profuse

adjective
pro·​fuse | \ prə-ˈfyüs How to pronounce profuse (audio) , prō- \

Definition of profuse

1 : pouring forth liberally : extravagant profuse in their thanks
2 : exhibiting great abundance : bountiful a profuse harvest

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Other Words from profuse

profusely adverb
profuseness noun

Synonyms & Antonyms for profuse

Synonyms

Antonyms

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Choose the Right Synonym for profuse

profuse, lavish, prodigal, luxuriant, lush, exuberant mean giving or given out in great abundance. profuse implies pouring forth without restraint. profuse apologies lavish suggests an unstinted or unmeasured profusion. a lavish party prodigal implies reckless or wasteful lavishness threatening to lead to early exhaustion of resources. prodigal spending luxuriant suggests a rich and splendid abundance. a luxuriant beard lush suggests rich, soft luxuriance. a lush green lawn exuberant implies marked vitality or vigor in what produces abundantly. an exuberant imagination

Examples of profuse in a Sentence

He offered profuse apologies for being late. They were profuse in their thanks.
Recent Examples on the Web Snow Cone is unlike others, smothered in small but profuse white blooms. Adrian Higgins, Washington Post, 27 May 2021 The flowers were so profuse they could be seen from space. The Editors, Town & Country, 19 Feb. 2021 Spatter cones, which are volcanic mounds built up on top of a vent or fissure emitting profuse amounts of lava, were confirmed to be vulnerable to collapse, suggesting they could be targeted in the future. Robin George Andrews, New York Times, 12 Mar. 2020 Material transformation is fundamental to ceramics, but what Yasunaga does with clay, glaze, ash and glass is radically inventive as well as profuse in metaphorical resonance. Leah Ollman, latimes.com, 5 July 2019 Common symptoms include unexplained rapid weight loss, profuse coughing, night sweats and fever. USA TODAY, 18 Jan. 2020 Inconveniently, though, profuse eruptions of lava began to flood the basin beginning roughly 3.6 billion years ago, forming a wide volcanic sea—also known as Mare Crisium, or the Sea of Crises—that covered up much of the original impact melt. Robin George Andrews, National Geographic, 13 Dec. 2019 Another profuse item in medical facilities is the sterilization pouch—a small, sealable pouch used to keep sterilized equipment free of germs. Sarah Gibbens, National Geographic, 4 Oct. 2019 In addition to profuse bleeding, the wounded man suffered a severely broken leg. Beth Mlady, cleveland, 19 Oct. 2019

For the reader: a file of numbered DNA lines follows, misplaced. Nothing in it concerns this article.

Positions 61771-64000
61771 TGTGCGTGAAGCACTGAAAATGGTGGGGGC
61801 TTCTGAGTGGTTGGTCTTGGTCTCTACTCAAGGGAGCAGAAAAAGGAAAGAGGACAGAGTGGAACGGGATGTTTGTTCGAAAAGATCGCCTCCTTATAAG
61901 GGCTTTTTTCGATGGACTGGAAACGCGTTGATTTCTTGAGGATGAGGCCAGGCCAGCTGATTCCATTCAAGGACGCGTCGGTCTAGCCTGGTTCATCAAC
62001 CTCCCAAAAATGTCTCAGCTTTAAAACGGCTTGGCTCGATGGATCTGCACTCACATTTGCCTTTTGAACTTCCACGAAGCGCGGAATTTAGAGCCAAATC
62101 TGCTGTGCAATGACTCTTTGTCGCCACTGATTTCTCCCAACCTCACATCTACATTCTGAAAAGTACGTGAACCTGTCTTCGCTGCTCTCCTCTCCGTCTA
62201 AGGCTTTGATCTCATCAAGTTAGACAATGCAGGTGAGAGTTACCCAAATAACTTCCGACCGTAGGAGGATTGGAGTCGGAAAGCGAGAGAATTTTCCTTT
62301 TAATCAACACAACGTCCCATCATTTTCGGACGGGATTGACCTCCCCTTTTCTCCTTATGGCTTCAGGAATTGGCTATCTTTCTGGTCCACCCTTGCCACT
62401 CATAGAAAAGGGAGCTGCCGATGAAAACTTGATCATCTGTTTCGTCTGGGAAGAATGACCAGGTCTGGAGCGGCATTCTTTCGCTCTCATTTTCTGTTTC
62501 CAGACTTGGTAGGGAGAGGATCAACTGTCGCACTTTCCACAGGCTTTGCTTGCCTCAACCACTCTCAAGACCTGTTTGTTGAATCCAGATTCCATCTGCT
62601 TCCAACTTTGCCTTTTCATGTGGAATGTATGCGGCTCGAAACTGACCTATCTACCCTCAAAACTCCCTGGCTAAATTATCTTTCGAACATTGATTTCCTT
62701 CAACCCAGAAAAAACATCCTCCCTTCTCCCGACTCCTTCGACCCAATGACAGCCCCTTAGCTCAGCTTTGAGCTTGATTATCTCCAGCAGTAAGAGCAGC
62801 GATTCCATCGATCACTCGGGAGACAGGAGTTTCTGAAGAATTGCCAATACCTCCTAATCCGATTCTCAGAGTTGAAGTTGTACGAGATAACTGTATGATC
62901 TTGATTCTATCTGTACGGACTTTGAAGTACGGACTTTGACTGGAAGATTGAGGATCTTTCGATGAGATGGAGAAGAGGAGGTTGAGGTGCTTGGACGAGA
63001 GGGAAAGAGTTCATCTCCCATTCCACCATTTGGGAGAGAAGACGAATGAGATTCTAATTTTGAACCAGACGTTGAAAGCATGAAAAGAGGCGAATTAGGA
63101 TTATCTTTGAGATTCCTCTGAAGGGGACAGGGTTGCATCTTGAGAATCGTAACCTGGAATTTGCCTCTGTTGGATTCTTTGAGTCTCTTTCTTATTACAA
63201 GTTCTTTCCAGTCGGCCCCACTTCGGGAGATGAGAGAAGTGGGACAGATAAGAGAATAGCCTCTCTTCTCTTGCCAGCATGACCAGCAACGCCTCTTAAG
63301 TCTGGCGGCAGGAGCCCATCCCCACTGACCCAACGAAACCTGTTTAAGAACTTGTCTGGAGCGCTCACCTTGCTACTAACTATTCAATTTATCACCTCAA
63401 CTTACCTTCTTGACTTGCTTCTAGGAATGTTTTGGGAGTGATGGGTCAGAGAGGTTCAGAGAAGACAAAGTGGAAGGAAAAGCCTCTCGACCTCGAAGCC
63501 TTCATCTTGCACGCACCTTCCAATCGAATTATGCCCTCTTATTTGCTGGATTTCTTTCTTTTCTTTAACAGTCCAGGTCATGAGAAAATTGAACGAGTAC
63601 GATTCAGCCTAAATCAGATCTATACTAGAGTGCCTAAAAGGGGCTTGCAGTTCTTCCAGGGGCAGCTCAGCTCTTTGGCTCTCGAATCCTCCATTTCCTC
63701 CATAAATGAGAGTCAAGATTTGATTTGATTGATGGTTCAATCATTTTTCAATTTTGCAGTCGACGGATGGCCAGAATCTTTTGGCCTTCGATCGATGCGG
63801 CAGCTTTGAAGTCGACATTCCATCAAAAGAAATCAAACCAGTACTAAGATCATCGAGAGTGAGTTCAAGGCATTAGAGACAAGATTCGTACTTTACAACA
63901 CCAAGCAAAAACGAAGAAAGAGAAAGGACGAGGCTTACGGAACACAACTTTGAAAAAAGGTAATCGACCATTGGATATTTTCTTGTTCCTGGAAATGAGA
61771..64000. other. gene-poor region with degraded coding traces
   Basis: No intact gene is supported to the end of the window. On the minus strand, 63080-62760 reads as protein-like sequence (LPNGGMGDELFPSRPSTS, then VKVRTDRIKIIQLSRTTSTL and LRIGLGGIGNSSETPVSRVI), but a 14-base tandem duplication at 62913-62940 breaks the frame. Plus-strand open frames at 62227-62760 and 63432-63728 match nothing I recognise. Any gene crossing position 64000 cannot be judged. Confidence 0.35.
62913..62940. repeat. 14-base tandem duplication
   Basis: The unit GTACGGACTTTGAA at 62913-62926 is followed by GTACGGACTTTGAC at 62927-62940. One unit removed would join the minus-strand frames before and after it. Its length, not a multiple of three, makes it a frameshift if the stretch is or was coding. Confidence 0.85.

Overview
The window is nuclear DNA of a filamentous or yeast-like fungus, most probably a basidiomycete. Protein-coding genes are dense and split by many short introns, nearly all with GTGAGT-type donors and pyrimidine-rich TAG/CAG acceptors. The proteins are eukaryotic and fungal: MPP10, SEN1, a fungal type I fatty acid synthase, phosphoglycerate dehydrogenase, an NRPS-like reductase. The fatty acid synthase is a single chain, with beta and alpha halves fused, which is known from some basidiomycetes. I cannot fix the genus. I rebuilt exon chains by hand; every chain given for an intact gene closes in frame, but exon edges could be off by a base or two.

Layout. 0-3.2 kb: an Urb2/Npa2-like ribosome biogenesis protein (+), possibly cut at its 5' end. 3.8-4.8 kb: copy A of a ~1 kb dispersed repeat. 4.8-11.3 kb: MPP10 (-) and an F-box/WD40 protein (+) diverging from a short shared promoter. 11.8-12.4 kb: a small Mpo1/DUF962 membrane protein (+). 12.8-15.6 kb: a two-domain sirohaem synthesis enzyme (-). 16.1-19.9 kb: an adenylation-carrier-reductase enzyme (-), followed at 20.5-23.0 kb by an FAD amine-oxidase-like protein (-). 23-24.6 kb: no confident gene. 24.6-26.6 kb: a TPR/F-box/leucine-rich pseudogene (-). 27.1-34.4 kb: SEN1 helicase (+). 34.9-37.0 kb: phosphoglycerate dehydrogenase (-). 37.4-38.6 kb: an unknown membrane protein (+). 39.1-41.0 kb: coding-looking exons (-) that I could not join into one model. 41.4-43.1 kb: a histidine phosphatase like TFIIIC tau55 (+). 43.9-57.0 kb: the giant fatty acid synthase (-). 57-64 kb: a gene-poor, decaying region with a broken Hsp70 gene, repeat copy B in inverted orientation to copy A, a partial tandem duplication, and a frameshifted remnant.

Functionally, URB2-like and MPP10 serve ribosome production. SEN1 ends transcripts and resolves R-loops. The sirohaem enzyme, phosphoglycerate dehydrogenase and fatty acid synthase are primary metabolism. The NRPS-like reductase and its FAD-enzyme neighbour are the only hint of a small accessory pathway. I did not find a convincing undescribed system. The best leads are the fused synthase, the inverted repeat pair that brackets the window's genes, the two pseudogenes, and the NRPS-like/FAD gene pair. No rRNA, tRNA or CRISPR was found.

These example sentences are selected automatically from various online news sources to reflect current usage of the word 'profuse.' Views expressed in the examples do not represent the opinion of Merriam-Webster or its editors. Send us feedback.

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First Known Use of profuse

15th century, in the meaning defined at sense 1

History and Etymology for profuse

Middle English, from Latin profusus, past participle of profundere to pour forth, from pro- forth + fundere to pour — more at found

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Time Traveler for profuse

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The first known use of profuse was in the 15th century

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Dictionary Entries Near profuse

profundity

profuse

profusion

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Cite this Entry

“Profuse.” Merriam-Webster.com Dictionary, Merriam-Webster, https://www.merriam-webster.com/dictionary/profuse. Accessed 17 Oct. 2021.

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More Definitions for profuse

profuse

adjective

English Language Learners Definition of profuse

: given, produced, or existing in large amounts

profuse

adjective
pro·​fuse | \ prə-ˈfyüs How to pronounce profuse (audio) \

Kids Definition of profuse

: very plentiful

Other Words from profuse

profusely adverb She apologized profusely.

More from Merriam-Webster on profuse

Nglish: Translation of profuse for Spanish Speakers

Britannica English: Translation of profuse for Arabic Speakers

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